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The deep economic changes necessary to achieve the Paris Agreement objectives require a consistent reallocation of resources. This gives the financial sector a key role in tackling climate change. Risk analysis is important in that perspective.

Part 1: Insights on the Macroeconomic Impacts (0.5 PL)

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Part 2: Insights on the Financial Impacts

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PART 1:  Insights on the Macroeconomic Impacts

Due to the nature of climate change, with unprecedented and non-linear, dynamics, relying on historical data is not sufficient to anticipate climate change risks. This paper proposes a methodology for a forward-looking assessment of climate risks as recommended by regulating international institutions.

It is the first of a two-part study whose objective is to explore how sovereign bonds could be affected by climate change risks. This first part focuses on assessing the macroeconomic impacts related to climate change. Two “worst case” scenarios (similar to current trends, though) are explored, leading to the following conclusions:

  • The magnitude of the estimated impacts is very high, with tens of GDP percentage points at risk in 2050 in the most vulnerable countries, from both transition and physical risks.
  • Economically significant impacts could appear from 2030 onward.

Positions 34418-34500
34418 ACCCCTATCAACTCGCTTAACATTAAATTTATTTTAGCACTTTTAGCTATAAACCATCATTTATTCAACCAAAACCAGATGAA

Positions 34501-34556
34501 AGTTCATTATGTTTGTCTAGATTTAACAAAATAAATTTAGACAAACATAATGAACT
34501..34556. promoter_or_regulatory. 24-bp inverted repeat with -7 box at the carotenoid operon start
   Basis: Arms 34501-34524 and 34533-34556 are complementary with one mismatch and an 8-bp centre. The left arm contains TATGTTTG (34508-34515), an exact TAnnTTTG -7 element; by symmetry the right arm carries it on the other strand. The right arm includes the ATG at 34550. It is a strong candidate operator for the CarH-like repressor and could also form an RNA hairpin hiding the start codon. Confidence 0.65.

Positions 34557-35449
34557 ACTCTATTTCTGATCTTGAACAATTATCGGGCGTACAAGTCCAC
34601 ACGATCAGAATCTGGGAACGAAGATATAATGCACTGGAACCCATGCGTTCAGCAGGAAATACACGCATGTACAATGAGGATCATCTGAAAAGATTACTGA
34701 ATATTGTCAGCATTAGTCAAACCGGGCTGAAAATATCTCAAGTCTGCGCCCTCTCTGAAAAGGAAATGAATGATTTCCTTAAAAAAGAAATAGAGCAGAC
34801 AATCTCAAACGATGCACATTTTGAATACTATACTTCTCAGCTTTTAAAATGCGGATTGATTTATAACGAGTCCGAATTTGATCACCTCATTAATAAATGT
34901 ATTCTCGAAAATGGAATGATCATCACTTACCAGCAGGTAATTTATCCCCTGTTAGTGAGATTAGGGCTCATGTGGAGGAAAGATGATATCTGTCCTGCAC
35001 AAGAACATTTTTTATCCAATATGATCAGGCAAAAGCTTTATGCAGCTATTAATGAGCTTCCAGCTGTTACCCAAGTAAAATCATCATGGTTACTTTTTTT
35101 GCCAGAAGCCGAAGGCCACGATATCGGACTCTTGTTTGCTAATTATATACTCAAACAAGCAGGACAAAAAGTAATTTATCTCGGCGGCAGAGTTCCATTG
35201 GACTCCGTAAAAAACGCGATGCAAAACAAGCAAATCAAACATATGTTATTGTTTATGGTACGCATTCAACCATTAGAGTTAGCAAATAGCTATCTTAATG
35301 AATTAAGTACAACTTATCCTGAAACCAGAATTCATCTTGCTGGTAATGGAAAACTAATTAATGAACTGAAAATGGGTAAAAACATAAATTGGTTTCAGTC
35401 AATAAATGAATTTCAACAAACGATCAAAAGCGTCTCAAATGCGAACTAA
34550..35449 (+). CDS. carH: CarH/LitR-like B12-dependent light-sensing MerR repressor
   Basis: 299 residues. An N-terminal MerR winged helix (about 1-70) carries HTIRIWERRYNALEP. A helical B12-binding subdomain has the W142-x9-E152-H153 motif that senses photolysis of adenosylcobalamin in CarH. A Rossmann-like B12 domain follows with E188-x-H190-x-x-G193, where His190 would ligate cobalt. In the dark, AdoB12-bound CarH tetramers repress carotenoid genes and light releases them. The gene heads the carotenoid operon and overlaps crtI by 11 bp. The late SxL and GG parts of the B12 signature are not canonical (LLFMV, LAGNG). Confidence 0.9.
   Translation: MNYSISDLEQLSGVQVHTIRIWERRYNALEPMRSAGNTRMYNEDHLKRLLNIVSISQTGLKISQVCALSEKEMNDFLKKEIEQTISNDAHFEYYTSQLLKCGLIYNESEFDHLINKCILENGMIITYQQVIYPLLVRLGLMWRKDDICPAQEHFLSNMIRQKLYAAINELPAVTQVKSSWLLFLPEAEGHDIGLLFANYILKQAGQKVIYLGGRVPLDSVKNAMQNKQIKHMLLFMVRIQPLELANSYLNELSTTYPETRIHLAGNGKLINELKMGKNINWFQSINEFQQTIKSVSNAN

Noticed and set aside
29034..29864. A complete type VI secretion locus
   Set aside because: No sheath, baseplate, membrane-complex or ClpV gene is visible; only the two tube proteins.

• Accordingly, investors should take climate change consequences very seriously in their investment decisions.
  • Overall, the results underline clear benefits of an orderly transition that would enable the development of sustainable economic activities.

PART 2: Insights on the Financial Impacts

The huge economic transformation to achieve the Paris Agreement objectives is requiring a sizeable reallocation of assets. This assigns the financial sector a key role in tackling climate change. Forward-looking analysis in a scenario-based framework is crucial to assess the financial risks of climate change.

This paper, which is the second of a two-part study, explores the effects of climate change risks on sovereign bond returns and proposes an innovative and practical methodology that measures the anticipated costs from climate change. The results from the first study have been used in this research. The findings are as follows:

  • The impact from indebtedness varies considerably, which may be highly significant for some economies, particularly in relation to transition risks. 
  • Because the default probabilities are heterogenous, the large residual fiscal capacity in some economies will reduce their likelihood of default, especially with regard to transition risks.
  • At the index level, the financial impact of physical risks could be evident as early as 2030, followed by a few years later for transition risks. The potential decline in returns is comparable in both types of risks by 2050.
  • Overall, the results underline the benefits of an orderly transition to the development of sustainable economic and financial activities.


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